Suboxone

Generic Name: Buprenorphine

  • What is Suboxone?

    Suboxone is a medicine used for maintenance treatment of opioid dependence.

    Suboxone is a federally controlled narcotic with potential for abuse.

  • What is the most important information I should know about Suboxone?

    It can be dangerous to mix Suboxone with medications like benzodiazepines, sleeping pills and other tranquilizers, certain antidepressants, other opioid medications, or alcohol, especially when not under the care of a doctor or in doses different from those prescribed by your doctor. Mixing these medications can lead to drowsiness, sedation, unconsciousness, and death, especially if injected. It is important to let your doctor know about all medications and substances you are taking. Your doctor can provide guidance if any of these medications are prescribed for the treatment of other medical conditions you may have.

    Suboxone has potential for abuse and can produce dependence.

    Suboxone can cause drowsiness and slow reaction times. This may occur more often in the first few weeks of treatment or when your dose is being changed, but can also occur if you drink alcohol or take other sedative medicines when you are taking Suboxone. Use caution when you are driving a car or operating machinery.

    Suboxone can cause your blood pressure to drop, making you feel dizzy if you get up too fast from sitting or lying down.

    Follow up with your doctor regularly for blood tests to monitor your liver before and during treatment with Suboxone.

  • Who should not take Suboxone?

    Do not take Suboxone if you are allergic to it or any of its ingredients.

  • What should I tell my doctor before I take the first dose of Suboxone?

    Tell your doctor about all prescription, over-the-counter, and herbal medications you are taking before beginning treatment with Suboxone. Also, talk to your doctor about your complete medical history, especially if you have adrenal gland problems, a history of drug or alcohol addiction, head injury, hepatitis or other liver problems, kidney problems, lung disease, problems with your prostate, or thyroid problems.

  • What is the usual dosage?

    The information below is based on the dosage guidelines your doctor uses. Depending on your condition and medical history, your doctor may prescribe a different regimen. Do not change the dosage or stop taking your medication without your doctor's approval.

    Adults: The recommended dose is 16/4 milligrams (mg) once a day. Your doctor will prescribe the appropriate dose for you and will increase or decrease your dose as needed, until the desired effect is achieved.

  • How should I take Suboxone?

    Take Suboxone exactly as prescribed by your doctor. Do not take extra doses or take more often without asking your doctor. Do not stop taking Suboxone suddenly.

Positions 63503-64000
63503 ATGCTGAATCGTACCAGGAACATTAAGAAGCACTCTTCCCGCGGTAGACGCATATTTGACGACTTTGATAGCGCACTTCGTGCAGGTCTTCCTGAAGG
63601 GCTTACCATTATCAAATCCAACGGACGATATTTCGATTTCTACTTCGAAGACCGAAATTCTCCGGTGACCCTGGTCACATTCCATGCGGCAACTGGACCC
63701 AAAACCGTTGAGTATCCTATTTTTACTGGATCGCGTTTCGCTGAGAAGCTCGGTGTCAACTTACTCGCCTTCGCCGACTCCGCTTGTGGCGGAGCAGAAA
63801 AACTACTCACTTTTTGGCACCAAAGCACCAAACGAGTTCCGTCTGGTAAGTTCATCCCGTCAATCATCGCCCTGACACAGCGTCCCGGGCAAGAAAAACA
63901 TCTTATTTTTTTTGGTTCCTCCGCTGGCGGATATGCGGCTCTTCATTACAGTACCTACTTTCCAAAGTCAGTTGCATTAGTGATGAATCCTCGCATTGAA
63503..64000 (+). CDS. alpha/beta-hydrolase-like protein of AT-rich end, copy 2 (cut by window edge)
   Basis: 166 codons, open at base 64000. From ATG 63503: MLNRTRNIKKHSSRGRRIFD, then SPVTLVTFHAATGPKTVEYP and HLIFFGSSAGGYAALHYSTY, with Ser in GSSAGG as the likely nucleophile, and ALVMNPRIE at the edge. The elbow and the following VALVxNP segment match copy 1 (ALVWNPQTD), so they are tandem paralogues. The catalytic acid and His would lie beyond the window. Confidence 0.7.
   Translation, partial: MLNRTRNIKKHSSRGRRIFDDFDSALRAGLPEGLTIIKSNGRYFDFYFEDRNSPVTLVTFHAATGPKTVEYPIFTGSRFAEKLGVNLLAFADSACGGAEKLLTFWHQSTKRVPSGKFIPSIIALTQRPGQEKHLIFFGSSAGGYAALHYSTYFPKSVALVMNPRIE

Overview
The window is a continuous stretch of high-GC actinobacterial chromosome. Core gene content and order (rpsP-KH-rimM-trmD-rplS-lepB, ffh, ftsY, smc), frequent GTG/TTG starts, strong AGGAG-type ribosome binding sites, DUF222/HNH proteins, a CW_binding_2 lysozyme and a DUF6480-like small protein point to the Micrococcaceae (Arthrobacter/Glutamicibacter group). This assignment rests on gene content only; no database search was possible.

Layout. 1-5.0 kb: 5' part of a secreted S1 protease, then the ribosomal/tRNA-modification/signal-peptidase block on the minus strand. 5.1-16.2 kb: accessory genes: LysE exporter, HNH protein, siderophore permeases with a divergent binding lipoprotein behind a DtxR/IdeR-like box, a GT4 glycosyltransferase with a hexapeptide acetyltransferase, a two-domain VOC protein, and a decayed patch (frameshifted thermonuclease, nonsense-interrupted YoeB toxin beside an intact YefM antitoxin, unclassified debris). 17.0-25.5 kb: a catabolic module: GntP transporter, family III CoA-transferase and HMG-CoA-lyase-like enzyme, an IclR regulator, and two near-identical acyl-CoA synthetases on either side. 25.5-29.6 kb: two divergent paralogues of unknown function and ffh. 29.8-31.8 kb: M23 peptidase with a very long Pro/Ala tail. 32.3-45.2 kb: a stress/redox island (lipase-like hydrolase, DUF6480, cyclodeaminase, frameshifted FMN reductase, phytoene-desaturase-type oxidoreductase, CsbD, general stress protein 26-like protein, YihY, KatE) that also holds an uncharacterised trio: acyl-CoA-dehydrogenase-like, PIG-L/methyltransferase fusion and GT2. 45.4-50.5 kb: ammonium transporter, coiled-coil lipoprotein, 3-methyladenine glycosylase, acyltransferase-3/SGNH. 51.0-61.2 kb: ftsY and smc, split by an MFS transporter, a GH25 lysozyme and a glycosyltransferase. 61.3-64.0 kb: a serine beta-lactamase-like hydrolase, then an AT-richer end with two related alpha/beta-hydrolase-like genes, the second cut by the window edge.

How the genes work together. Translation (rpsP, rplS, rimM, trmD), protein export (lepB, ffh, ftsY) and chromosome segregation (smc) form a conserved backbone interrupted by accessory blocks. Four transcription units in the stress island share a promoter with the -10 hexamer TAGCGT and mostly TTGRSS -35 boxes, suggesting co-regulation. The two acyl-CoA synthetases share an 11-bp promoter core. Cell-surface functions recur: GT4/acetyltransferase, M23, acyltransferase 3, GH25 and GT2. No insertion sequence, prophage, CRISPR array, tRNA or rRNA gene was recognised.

Place the prescribed number of tablets under your tongue until they are dissolved completely. You may place all the tablets at once or alternatively.

  • What should I avoid while taking Suboxone?

    Do not drink alcohol or take antianxiety medications (such as benzodiazepines), other opioid narcotics, general anesthetics, sedative or hypnotic medications, other tranquilizers or any other medication that slows down your brain function.

    Do not drive, operate heavy machinery, or perform any other dangerous activities until you know how Suboxone affects you.

    Do not inject ("shoot-up") Suboxone tablets. Also, do not chew or swallow the tablets because the medicine will not work as well.

  • What are possible food and drug interactions associated with Suboxone?

    If Suboxone is taken with certain other drugs, the effects of either could be increased, decreased, or altered. It is especially important to check with your doctor before combining Suboxone with the following: alcohol, antibiotics (such as erythromycin), antifungals (such as ketoconazole), benzodiazepines (such as alprazolam, diazepam, or lorazepam), or HIV medications (such as indinavir, ritonavir, or saquinavir).

  • What are the possible side effects of Suboxone?

    Side effects cannot be anticipated. If any develop or change in intensity, tell your doctor as soon as possible. Only your doctor can determine if it is safe for you to continue taking this drug.

    Side effects may include: constipation, headache, nausea, pain in the stomach, sweating, vomiting

    Stop taking Suboxone immediately and call your doctor if you have: darker urine, difficulty breathing, low blood pressure, pinpoint pupils, sedation, yellowing of your skin or whites of your eyes

  • Can I receive Suboxone if I am pregnant or breastfeeding?

    The effects of Suboxone during pregnancy are unknown. Suboxone can be found in your breast milk if you take it while breastfeeding. It is recommended that you do not breastfeed while you are taking Suboxone. Tell your doctor immediately if you are pregnant, plan to become pregnant, or are breastfeeding.

  • What should I do if I miss a dose of Suboxone?

    If you miss a dose of Suboxone, take it as soon as you remember. However, if it is almost time for your next dose, skip the one you missed and return to your regular dosing schedule. Do not take two doses at once.

  • How should I store Suboxone?

    Store at room temperature.

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I'm Kristen Dore, PharmD. Welcome to PDR Health!

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